What do you believe is your strongest trait?

I like to think I can help people who are in trouble.

Worse trait?

Sometimes I wish I could refuse Jake when he pesters me to join him tracking down his wild tabloid stories, but it’s hard for me to say no when a friend asks for my help.

If you could choose someone in the television or movie industry to play your part if your book was made into a movie, who would that be (and you can’t say yourself!)?

This is a very hard question!  I’ve been told I have soulful eyes, so an actor who looks like a younger Robert Downy, Jr., might be the one.

Do you have a love interest in the book?

In this story, I fall in love with an amazingly beautiful young woman who inspires me to write music. But she’s a magical creature, and I have a great fear and distrust of magic.

At what point of the book did you start getting nervous about the way it was going to turn out?

I was okay until I walked into this perfectly innocent-looking forest that abruptly closed around me, and I was attacked by a huge snake.  I didn’t know how I was going to get out of this situation.  I’m still not sure exactly what happened.

If you could trade places with one of the other characters in the book, which character would you really not want to be and why?

Jake’s lifestyle would drive me crazy.  He’s brash, loud, and believes in everything: UFOs, ghosts, zombies, you name it.  He lives his life at high speed and doesn’t mind breaking the rules.  I’m a rule-follower who needs peace and quiet.

How do you feel about the ending of the book without giving too much away?

I don’t recall much of the ending, except that I’m writing more music.  I think you’ll see why when you read the book.

What words of wisdom would you give your author if s/he decided to write another book with you in it?

My author has told me my story is over, but if she ever decided to write another, I’d ask her to help me stop worrying.  Of course, she’s a big worrier, so I know where that comes from!

Thank you for this interview, Des.  Will we be seeing more of you in the future?

I appear briefly or I’m mentioned in my brothers’ books.  Jerry’s having all sorts of adventures with his wife, Madeline, in the Madeline Maclin Mystery series, and the author’s at work on Tucker’s story, which will be another fantasy.

I’ve enjoyed this!  Thanks for having me on Beyond the Books.

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Visit Jane’s website at www.janetesh.com and her Facebook page, www.facebook.com/GraceStreetMysterySeries.  You can also find her on Goodreads, Amazon’s Author Central www.amazon.com/author/janetesh, andwww.twitter.com/janetesh.

Her blog is www.janetesh.wordpress.com

ABOUT THE BOOK

When he helps his friend Jake Brenner, a tabloid writer on the hunt for a big supernatural story, Des Fairweather is swept up in a world of mystery and intrigue.  Despite his skepticism of the validity of the stories Jake is seeking, Des reluctantly accompanies Jake on his latest adventure—all with the promise that Jake can help Des secure an audition with the city symphony, a break Des desperately needs.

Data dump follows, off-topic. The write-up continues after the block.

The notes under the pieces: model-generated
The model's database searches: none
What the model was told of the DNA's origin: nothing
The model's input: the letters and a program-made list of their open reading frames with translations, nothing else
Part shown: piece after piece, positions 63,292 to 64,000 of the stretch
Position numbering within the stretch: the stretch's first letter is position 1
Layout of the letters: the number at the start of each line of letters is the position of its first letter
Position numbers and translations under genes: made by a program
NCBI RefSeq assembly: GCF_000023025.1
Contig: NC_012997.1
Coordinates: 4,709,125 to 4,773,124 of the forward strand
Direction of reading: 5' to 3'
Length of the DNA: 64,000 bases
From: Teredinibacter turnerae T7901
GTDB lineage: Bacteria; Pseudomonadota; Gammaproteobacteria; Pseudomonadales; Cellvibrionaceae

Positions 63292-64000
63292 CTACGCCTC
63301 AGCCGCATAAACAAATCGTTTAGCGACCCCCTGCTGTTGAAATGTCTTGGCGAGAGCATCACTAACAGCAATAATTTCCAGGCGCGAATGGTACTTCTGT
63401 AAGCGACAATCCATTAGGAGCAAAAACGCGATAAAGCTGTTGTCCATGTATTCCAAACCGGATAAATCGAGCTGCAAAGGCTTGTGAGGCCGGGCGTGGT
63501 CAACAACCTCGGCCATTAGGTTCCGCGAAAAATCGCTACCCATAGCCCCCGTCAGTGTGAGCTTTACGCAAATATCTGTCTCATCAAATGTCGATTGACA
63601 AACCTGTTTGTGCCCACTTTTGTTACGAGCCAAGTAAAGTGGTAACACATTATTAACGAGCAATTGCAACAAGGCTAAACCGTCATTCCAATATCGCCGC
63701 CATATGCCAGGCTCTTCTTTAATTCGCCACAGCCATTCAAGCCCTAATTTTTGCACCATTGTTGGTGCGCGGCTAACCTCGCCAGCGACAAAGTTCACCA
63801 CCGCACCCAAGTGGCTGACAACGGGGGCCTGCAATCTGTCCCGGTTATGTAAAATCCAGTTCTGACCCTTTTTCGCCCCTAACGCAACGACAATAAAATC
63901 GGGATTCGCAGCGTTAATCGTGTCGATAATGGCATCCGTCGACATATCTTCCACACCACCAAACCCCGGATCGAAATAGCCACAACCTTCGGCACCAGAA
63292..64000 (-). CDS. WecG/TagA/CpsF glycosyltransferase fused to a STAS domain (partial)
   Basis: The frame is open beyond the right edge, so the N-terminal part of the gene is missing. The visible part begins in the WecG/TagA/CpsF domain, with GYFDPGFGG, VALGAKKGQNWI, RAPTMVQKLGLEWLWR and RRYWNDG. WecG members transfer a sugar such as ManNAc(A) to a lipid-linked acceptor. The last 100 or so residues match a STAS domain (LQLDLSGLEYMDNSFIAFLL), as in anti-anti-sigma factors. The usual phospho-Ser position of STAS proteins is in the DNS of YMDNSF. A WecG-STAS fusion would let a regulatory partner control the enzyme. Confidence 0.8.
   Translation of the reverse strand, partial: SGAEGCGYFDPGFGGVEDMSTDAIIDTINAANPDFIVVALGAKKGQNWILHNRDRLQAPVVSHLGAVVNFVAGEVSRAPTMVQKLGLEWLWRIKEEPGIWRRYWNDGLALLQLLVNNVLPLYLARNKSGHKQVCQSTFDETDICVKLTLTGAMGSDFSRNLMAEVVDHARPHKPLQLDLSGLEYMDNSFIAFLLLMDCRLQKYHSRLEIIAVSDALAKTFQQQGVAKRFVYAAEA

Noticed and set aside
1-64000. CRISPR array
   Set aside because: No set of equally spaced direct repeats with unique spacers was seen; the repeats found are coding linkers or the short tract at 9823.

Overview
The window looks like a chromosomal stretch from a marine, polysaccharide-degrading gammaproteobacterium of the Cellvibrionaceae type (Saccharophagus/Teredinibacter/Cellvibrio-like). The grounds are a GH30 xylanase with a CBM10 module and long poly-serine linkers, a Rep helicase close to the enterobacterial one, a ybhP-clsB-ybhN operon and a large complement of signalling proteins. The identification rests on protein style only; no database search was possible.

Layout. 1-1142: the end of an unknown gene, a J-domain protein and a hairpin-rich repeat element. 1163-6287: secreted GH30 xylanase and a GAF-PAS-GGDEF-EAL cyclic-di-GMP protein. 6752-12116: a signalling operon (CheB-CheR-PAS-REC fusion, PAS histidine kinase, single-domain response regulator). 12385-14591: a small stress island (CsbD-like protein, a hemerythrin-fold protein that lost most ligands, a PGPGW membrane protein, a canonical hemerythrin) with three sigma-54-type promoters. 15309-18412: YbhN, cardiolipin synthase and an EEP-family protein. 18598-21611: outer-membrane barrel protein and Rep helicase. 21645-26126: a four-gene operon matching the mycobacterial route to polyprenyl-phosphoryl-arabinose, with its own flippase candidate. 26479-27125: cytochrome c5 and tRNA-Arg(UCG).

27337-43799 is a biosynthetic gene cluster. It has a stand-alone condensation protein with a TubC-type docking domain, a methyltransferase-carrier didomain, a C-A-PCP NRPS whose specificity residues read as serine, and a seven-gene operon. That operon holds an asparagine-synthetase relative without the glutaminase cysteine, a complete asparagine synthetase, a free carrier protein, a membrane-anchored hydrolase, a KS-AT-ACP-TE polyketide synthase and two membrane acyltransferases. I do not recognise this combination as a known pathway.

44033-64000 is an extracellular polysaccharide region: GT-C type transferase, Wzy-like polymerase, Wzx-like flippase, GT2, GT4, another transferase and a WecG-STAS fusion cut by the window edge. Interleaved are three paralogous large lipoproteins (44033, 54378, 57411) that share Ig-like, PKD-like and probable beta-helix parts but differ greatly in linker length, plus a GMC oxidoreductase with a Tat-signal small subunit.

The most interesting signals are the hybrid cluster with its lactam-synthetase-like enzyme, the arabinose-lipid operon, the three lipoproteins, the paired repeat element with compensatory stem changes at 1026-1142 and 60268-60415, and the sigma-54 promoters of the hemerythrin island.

When Jake’s search takes the two out to the country to investigate an unusual phenomenon at the Snowden estate, Des encounters a startlingly beautiful young woman who claims to be magical.  That young woman is Kalida, a mysterious creature who has escaped from the people of the Caverns and renounced their evil ways.  But when Kalida is discovered, her people will stop at no end to get her to return to their world. Will Des be able to cast aside his fears in order to save Kalida….before it’s too late?

A mesmerizing tale that blends music, mystery and magic, Butterfly Waltz charms with its enchanting storyline and compelling characters. Resplendent with adventure, intrigue, and the allure of the supernatural, Butterfly Waltz is delightful.

Get your copy now on Amazon

Character Interview: Cassandra Brighton from Linda Lucretia Shuler’s literary novel, ‘Hidden Shadows’

HiddenShadows_medWe’re thrilled to have here today Cassandra Brighton, from Linda Lucretia Shuler’s new literary novel, Hidden Shadows.  Cassie, forty-five, recently sold her Houston boutique of Native American Art, “Spirit of the Southwest,” and moved to Willow City, a small community in a rugged corner of the Texas Hill Country.

It is a pleasure to have her with us today at Beyond the Books!

Thank you so for this interview, Cassie.  Now that the book has been written, do you feel you were fairly portrayed or would you like to set anything straight with your readers?

It took a while for the author to know who I really am. I don’t think Linda would mind if I use her first name; we’re close now. I think of her as a sister. Although I didn’t at first. I didn’t trust her then.

I’m a private person, really – full of dreams, musings, hidden fears. So much has happened in my life, so much love and so much sorrow – the kind that rips you apart. I’ve made some stupid mistakes, but who of us hasn’t? It takes a while to share these hidden parts of yourself, the good as well as the bad. We all are a mix, aren’t we? None of us perfect. All of us a stew of feelings.

Do you feel the author did a good job colorizing your personality?  If not, how would you like to have been portrayed differently?